An-jo-la in ChineseAt church that evening their pastor explained that their church didn’t know what a missionary was until Yohann arrived and now they have formed their very own mission to get food and clothes to poor mountain villages in the Philippines, showing a video to prove it, with our Judy in several scenes. Then at the end of the service to thank the host families, the pastor painted our names in Chinese characters on silk scrolls and they look absolutely gorgeous hanging in my hallway…

What a privilege to be able to touch 4 nations in 3 weeks without leaving home! (Though to be honest, by the end of the month I was so fatigued that I might as well have flown to Asia and back!) But at the end of March, I’ll be flying to England instead, while David nurses Olivia after her wisdom teeth extraction, so stay tuned for more international adventures!

Angela

A Little House in the Village Christmas

little-houseOlivia was given the Laura Ingalls Wilder collection last year from family to make sure she cultivates an appreciation of her humble American ancestry. I remember being slightly bored by the stories as a child, so tossed my yellowed childhood paperbacks when we moved to Europe before she could grow into them. But reading them now, just as she is growing in independence, she is connecting better with that pioneer family better than I ever did. She starts most of our weekend conversations in the kitchen with "Mother, guess what Laura had to live through this week!" And we gasp together.

Christmas looks more like their 1880 version for us this year: My lack of school involvement means Christmas programs, decorating the chateau and teacher banquets has ended. Our village mayor asked us to decorate our front windows each year, but our newly elected mayor seems to have dropped the initiative. Two Sozo weekends this month also put a damper on my time and energy for other activities. But the good news is that the problem neighbor backed down and okayed 6 glass blocks, so we cut back on gift-giving in order to get the job done before Christmas. Here’s how we are living out the Christmas chapter:

  • "The days were short and cold, the wind whistled sharply, but there was no snow."  Olivia is currently living this out, being on foot in Strasbourg this year. But the city holds the most popular Christmas market in Europe and and she is basking in the ambiance this month!Strasbourg - The Capital of Christmas
  • "They pressed their noses against the squares of glass in the windows that Pa had made, and they were glad they could see out."  The glass blocks and water heater replacement have resembled a giant DIY advent calendar this month, as every few days our handyman opens the door and makes a big mess while inching forward with the work a few hours at a time. A clean house for company, natural light and hot water will be our big gifts this year. (But you’ll have to wait till next month to see the finished result!)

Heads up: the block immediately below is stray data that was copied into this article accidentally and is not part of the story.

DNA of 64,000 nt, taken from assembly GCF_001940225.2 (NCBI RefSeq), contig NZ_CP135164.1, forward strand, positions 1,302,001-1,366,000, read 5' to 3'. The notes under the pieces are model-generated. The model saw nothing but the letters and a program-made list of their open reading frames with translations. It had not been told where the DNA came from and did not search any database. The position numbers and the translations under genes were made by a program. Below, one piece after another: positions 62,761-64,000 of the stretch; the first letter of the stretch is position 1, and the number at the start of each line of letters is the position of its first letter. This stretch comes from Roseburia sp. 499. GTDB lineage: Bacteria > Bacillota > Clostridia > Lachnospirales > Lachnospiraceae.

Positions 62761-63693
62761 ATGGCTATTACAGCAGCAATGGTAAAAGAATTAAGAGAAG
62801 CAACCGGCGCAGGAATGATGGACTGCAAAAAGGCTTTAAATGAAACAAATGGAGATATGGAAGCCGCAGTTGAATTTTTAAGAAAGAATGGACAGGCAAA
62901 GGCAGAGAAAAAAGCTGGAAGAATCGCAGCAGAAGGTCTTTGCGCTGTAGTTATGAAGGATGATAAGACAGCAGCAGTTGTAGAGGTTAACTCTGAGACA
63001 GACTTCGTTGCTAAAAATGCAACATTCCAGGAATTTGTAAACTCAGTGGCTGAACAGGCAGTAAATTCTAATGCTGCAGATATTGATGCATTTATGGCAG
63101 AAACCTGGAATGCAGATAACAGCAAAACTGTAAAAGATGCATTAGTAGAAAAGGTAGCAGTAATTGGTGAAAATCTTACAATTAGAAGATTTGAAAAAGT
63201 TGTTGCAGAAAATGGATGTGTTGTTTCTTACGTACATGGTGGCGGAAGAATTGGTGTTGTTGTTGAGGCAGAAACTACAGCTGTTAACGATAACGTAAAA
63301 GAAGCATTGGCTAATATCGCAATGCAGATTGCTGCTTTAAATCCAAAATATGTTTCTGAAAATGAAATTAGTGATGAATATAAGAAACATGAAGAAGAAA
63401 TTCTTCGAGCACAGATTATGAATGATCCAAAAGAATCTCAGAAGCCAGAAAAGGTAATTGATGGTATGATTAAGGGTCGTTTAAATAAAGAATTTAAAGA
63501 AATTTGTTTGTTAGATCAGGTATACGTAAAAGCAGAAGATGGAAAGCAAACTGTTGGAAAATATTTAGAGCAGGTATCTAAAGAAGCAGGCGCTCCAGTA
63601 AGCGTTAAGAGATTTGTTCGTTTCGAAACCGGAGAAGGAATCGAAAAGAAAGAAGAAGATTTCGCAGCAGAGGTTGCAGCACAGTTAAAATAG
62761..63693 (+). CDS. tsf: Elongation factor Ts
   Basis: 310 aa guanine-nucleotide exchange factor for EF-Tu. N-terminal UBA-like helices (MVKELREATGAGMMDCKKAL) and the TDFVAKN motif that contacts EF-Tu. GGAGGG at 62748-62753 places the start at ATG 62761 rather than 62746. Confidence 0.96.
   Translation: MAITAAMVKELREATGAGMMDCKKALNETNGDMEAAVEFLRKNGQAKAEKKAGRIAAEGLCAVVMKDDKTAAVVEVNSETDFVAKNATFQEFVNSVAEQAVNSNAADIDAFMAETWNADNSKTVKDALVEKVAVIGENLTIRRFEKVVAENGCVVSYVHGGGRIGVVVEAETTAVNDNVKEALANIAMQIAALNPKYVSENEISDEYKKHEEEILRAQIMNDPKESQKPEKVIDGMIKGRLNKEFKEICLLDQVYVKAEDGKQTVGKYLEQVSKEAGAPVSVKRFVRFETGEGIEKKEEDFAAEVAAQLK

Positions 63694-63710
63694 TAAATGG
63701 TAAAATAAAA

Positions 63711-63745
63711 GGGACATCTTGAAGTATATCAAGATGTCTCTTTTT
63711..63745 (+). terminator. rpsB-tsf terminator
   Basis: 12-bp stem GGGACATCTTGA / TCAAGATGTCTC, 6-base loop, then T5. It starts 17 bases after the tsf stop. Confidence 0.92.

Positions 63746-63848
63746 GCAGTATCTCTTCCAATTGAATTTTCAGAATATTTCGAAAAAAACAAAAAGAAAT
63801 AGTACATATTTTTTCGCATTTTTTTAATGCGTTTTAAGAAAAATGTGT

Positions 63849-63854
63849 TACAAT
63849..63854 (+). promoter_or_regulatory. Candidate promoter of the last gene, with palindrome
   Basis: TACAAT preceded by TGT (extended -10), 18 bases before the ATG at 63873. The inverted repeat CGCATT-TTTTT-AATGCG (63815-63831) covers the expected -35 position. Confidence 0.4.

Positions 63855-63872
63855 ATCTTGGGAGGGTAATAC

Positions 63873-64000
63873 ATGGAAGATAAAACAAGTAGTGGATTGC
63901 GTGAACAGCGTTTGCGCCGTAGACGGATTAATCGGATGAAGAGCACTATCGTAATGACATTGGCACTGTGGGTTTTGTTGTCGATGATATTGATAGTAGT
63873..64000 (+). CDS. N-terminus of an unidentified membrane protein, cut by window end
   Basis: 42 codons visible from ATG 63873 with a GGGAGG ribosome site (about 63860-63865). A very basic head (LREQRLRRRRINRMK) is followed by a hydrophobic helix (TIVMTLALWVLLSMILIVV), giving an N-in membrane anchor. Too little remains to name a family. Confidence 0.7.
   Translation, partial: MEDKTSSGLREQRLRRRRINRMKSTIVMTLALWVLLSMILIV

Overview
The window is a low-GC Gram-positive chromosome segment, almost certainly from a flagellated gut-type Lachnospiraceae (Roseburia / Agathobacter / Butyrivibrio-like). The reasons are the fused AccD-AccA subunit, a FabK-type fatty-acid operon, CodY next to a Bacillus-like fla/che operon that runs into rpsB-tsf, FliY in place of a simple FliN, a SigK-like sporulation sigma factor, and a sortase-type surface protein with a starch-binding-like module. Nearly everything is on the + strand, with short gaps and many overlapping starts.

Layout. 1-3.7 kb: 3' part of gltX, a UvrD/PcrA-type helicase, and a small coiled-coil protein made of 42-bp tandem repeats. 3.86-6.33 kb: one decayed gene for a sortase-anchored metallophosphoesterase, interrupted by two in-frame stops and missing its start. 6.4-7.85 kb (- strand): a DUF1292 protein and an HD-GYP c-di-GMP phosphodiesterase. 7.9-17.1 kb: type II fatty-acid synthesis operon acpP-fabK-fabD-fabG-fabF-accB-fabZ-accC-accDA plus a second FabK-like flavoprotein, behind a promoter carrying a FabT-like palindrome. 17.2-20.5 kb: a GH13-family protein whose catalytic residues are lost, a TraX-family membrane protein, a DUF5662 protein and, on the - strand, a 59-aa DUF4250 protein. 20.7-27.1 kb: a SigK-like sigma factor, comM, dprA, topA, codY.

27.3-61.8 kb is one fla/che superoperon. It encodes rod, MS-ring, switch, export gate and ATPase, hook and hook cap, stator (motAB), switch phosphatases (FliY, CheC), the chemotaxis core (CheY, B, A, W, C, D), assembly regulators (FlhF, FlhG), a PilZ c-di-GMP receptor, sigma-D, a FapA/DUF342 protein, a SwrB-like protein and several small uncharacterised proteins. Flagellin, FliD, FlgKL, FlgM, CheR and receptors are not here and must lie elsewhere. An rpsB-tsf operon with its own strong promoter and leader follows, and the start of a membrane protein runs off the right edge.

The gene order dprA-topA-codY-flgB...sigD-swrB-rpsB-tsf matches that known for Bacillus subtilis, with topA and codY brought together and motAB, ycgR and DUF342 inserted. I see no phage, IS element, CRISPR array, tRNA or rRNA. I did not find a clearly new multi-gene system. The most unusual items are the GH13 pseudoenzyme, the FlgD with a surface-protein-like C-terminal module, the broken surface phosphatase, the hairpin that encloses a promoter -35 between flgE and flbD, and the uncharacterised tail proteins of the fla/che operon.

• "They plunged their hands into the stockings again, pulling out 2 long sticks of peppermint candy, striped red and white."  Noah is actually packing US candy canes for Olivia, as they only come in fruity flavors in our corner of the world.
  • "And in the very toe of each stocking was a shining bright, new penny!" Olivia got news this week that her scholarship money had cleared the administrative hurdles and is finally on its way.
  • Church Christmas Tree"That was a happy Christmas."  I’ve always been pretty disappointed in our church’s Christmas decor, thanks to the poverty spirit behind it. So I jumped at the chance when asked to do it this year. David had misgivings and didn’t want me to do it with my traveling, but with no Thanksgiving and unable to decorate the house properly during renovation, I needed at least one creative holiday project! So I used the tithe of my Sozo earnings to buy and light a 7 ft tree for the sanctuary to grace the youth group’s winter ball, the December tabernacle and the Christmas fete. Ahhhh… I got my fix and honored David by not overdoing it, spreading it out over 3 days.

    Of course the greatest satisfaction came from bringing inner healing to 20 different people during this advent season. The Wonderful Counselor protected me and my amazing teammates well during our marathon weekends.

Christmas blessings from our Little House to yours, Angela